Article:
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Put a right-hand ring on it

Worn as a declaration of independence or to mark a milestone, whatever their significance, right-hand rings are most definitely in.

12 October 2016 |

It seems like Beyoncé didn’t quite hit the mark when she berated her ex for failing to “put a ring on it” in her female power anthem ‘Single Ladies’. These days, independent women are spending their own hard-earned cash on extravagant diamond or gemstone rings and proudly flaunting them – on their right hands.

What are right hand rings?

Simply put, right hand rings are any rings that are worn on the right hand. Often the term is used for cocktail rings – big statement rings that are typically set with bold, colourful gemstones. Usually these are rings that women have bought for themselves and wearing them on the right hand is a way of ensuring that they are not confused with an engagement ring or wedding band. Often the purchase of the ring is significant too, as women may invest in a right hand ring to mark a milestone birthday, a professional achievement or even a divorce.

The best thing about right finger rings is that there are no rules. Some women choose to indulge in a diamond solitaire while others opt for a flamboyant cocktail ring or a jewel set with their birthstone. For October babies, the attention-grabbing opal rings by Australian designer Margot McKinney or US-based jeweller Alex Soldier, below, fit the bill perfectly.

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Alex Soldier ring from 1stdibs set with a cabochon pink opal and rhodolite garnets set in rose gold (£3,545).

While the term ‘right hand ring’ is a relatively new one, the idea of wearing a ring on the right hand to signify a woman’s economic independence has its roots in the original cocktail rings of the 1920s. As the prohibition movement swept across America, women partaking in the underground drinking scene would don brightly coloured, oversized rings that they had purchased with their own money.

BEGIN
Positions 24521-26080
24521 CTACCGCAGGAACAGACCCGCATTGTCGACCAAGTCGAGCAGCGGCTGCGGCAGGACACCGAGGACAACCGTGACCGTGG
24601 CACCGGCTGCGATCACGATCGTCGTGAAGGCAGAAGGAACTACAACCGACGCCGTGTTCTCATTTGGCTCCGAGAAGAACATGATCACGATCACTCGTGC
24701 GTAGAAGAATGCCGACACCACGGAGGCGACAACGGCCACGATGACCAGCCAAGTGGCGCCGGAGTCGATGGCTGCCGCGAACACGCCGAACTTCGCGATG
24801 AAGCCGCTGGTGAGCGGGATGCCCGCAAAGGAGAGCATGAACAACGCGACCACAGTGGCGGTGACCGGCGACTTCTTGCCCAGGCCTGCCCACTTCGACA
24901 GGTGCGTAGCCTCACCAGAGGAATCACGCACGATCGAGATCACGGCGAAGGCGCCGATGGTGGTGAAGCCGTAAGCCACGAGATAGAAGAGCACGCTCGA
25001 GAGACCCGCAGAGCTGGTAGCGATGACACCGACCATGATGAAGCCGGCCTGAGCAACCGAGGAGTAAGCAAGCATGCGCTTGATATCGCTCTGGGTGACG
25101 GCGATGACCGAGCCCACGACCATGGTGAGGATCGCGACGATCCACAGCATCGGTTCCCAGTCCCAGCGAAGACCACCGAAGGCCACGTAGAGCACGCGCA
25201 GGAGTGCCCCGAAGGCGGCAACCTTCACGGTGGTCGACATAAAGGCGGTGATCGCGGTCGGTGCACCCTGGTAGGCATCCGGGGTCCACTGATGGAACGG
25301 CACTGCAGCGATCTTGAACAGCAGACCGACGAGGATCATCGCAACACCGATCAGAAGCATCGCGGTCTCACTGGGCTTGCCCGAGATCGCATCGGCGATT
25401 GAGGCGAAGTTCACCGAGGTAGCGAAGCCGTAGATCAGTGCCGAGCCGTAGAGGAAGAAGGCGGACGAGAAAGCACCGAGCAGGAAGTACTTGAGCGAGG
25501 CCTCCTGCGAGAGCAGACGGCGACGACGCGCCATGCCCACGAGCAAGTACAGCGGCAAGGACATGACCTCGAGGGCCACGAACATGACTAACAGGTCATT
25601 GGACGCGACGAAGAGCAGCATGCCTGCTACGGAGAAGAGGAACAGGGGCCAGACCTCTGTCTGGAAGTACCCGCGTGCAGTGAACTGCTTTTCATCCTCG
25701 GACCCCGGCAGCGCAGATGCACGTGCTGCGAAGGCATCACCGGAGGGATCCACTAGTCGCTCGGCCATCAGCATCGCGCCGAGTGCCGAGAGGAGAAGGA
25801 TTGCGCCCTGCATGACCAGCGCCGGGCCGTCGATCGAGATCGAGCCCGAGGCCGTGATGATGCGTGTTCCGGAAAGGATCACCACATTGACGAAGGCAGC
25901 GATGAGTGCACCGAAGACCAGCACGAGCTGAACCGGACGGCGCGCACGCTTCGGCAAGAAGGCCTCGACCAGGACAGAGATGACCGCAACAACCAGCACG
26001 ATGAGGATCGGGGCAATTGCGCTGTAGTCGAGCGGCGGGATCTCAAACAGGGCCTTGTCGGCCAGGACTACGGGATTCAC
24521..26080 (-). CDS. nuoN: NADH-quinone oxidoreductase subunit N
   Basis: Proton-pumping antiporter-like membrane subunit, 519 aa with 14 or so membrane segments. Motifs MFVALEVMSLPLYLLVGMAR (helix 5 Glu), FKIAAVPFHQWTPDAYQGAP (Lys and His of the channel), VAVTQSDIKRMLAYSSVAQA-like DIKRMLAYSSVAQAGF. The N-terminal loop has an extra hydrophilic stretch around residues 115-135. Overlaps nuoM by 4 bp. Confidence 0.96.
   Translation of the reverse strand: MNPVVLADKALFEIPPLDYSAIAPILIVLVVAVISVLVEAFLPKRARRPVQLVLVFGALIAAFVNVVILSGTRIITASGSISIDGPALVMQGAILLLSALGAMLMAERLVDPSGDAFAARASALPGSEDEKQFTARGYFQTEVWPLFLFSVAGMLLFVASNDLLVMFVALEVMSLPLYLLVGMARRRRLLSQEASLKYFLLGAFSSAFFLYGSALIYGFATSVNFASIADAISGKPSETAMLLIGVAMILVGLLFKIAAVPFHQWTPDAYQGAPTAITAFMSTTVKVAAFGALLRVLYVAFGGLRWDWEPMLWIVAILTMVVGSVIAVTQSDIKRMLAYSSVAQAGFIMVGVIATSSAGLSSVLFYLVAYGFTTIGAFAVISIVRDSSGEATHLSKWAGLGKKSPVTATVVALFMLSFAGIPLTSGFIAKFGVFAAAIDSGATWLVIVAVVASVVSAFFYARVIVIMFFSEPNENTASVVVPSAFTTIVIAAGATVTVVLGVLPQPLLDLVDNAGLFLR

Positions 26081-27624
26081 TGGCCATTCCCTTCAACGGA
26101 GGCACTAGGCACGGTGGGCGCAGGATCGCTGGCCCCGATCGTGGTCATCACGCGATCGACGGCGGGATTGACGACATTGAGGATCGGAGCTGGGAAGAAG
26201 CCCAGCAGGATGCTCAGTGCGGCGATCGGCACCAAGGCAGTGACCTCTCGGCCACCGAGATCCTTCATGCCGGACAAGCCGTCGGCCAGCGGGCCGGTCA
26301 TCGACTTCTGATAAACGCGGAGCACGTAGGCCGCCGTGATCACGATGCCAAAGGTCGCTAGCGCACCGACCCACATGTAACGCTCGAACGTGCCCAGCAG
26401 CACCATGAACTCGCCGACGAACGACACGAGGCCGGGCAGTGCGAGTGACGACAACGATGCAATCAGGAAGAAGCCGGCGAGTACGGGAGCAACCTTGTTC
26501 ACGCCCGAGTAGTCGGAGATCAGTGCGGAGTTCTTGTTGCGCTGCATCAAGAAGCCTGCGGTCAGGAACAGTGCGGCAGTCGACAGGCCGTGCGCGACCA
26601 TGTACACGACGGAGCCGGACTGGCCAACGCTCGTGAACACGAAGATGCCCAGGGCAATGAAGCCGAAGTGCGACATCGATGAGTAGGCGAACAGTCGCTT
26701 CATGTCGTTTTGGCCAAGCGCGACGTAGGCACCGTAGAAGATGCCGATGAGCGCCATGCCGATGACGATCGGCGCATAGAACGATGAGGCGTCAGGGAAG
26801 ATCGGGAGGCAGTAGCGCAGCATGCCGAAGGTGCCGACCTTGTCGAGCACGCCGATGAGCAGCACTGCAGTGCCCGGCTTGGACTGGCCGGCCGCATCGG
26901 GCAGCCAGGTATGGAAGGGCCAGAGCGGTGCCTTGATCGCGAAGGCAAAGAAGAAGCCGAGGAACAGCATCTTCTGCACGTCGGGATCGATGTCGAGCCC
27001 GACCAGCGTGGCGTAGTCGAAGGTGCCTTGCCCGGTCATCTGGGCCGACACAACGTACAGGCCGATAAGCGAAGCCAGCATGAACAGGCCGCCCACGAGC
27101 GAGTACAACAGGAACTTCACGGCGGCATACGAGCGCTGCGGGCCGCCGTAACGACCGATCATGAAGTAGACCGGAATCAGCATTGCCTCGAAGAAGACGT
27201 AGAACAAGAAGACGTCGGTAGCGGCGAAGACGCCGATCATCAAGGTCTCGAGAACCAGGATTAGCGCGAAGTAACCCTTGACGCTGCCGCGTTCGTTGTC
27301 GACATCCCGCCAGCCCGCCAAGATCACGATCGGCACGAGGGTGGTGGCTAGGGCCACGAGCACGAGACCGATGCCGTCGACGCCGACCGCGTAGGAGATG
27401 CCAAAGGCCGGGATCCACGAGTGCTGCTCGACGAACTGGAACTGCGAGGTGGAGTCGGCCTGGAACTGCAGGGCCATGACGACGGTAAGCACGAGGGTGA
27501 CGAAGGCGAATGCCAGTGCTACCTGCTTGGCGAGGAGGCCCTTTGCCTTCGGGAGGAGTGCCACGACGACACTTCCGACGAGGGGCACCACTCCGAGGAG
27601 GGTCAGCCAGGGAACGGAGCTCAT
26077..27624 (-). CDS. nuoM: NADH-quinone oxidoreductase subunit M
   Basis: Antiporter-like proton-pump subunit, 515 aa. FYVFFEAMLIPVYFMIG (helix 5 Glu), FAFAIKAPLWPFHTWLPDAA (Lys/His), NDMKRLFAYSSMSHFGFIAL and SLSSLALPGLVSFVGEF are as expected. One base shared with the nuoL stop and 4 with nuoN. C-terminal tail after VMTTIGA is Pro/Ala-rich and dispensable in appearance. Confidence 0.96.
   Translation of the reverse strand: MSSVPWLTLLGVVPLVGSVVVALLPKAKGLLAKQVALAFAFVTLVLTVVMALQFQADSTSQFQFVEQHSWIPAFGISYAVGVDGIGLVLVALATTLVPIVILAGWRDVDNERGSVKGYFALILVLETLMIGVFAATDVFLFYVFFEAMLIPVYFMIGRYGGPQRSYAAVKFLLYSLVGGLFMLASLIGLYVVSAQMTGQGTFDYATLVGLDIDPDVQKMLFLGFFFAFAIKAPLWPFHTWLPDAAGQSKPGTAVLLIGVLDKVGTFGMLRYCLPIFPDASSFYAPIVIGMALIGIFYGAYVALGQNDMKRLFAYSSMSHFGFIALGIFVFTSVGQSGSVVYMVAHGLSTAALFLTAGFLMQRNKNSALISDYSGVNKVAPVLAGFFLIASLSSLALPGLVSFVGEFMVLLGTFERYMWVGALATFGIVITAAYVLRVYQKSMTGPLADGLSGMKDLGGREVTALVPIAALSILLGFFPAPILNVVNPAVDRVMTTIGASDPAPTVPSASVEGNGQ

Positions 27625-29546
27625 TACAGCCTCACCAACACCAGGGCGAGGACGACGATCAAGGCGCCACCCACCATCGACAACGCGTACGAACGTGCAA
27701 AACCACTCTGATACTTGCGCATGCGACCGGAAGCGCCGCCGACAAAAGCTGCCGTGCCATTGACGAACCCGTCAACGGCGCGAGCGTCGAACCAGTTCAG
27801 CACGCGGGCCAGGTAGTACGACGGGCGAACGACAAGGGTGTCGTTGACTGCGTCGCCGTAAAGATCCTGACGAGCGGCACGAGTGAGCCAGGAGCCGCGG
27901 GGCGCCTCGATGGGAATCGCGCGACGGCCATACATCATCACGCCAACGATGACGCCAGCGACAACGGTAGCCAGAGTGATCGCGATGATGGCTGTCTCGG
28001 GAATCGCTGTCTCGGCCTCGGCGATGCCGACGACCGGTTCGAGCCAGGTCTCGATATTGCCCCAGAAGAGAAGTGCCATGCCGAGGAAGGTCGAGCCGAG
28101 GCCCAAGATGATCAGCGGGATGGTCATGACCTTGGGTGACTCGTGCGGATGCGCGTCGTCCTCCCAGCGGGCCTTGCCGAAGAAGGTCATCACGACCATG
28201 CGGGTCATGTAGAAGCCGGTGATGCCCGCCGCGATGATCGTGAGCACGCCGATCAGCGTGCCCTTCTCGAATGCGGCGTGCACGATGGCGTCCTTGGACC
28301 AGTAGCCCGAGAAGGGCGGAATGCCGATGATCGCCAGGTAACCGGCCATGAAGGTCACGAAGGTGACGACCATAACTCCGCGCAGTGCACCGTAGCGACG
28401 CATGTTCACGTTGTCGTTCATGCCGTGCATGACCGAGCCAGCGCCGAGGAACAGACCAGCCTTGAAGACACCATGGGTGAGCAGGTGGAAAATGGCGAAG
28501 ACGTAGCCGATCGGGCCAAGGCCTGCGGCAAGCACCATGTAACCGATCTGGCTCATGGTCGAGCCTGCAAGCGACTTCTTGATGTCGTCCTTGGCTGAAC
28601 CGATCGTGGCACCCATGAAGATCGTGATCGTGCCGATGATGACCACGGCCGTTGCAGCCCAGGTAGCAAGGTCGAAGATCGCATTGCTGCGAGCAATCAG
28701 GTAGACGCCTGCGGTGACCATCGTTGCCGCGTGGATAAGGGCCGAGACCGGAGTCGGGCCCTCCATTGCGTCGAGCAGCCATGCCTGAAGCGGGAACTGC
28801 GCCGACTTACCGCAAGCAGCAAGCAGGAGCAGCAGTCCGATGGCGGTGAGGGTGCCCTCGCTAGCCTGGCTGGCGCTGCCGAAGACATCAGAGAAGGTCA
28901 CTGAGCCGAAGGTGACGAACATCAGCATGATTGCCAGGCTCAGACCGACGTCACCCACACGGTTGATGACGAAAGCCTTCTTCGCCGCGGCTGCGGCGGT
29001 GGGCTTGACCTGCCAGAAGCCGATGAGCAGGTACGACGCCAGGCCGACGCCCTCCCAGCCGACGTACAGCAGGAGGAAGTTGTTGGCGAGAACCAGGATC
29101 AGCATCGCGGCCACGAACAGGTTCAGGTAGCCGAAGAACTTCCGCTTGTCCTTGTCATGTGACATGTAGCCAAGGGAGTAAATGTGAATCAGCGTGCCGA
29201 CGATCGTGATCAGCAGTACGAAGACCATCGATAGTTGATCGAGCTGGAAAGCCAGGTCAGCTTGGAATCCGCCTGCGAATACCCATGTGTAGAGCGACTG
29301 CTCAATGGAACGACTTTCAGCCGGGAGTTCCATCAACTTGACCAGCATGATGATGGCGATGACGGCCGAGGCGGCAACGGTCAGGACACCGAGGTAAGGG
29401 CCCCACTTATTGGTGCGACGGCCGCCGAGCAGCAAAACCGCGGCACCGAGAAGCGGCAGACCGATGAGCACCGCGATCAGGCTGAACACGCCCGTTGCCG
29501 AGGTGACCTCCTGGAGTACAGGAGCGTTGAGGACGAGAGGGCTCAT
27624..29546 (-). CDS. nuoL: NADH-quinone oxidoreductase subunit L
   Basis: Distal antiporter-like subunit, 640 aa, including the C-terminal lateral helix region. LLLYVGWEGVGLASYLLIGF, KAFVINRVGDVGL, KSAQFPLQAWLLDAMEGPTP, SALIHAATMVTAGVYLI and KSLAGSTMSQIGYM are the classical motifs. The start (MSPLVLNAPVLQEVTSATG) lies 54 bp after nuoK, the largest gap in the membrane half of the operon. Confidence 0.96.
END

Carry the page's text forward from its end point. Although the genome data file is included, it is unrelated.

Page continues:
Lydia Courteille’s latest collection taps into the right hand ring trend with statement jewels that feature a kaleidoscope of coloured gemstones, below. The Topkapi collection is inspired by the Turkish palace of the same name, which was home to the Ottoman sultans for almost four centuries. Located in Istanbul, the palace is now a museum and houses collections of Ottoman jewellery, miniatures, weapons shields and ancient manuscripts. Lydia says she has been fascinated with the country since she took a trip there with the French Gemmological Institute in 1986: “I love Turkey because it’s a melting pot of all kind of religion, cultures, plenty of emotions and Turkish love Occident. Wherever you go you find vestige of older civilization, it’ the “Asian Greece”, its the memory of our civilisation.”

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Lydia Courteille Topkapi opal ring in black rhodium gold with spinels, tsavorites, tanzanites, sapphires and rubies (€28,000).

Right hand rings: which finger?

Again, as with the style of ring, there are no hard and fast rules, although when it comes to big cocktail rings, most people tend to wear them on the right ring or index finger. With the jewellery trend for sideways stacking, it is not uncommon to see women wearing a ring (or two) on every right hand digit, from pinkie to thumb.

Traditionally, each finger had its own symbolism, with the index finger reserved for membership rings such as those bearing a family crest, and a thumb ring being seen as a sign of wealth and power. A ring worn on the right pinkie can also indicate professional status, as these rings are often presented to graduates.

How do you wear right hand rings?

In keeping with the tradition set by the 1920s flappers, in Western countries the right hand is often reserved for fun, flamboyant jewels, such as cocktail rings. As most people are right handed, wearing a statement ring on this hand will increase its visibility, making it more noticeable for other people.

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Boucheron high jewellery Vendôme Chromatique ring in pink gold, set with morganite and rock crystal (POA).

With rings of a more minimal design, wearing them stacked vertically on one finger or spread across the whole hand can look very stylish. Rings that coil up the finger are also very fashionable at the moment.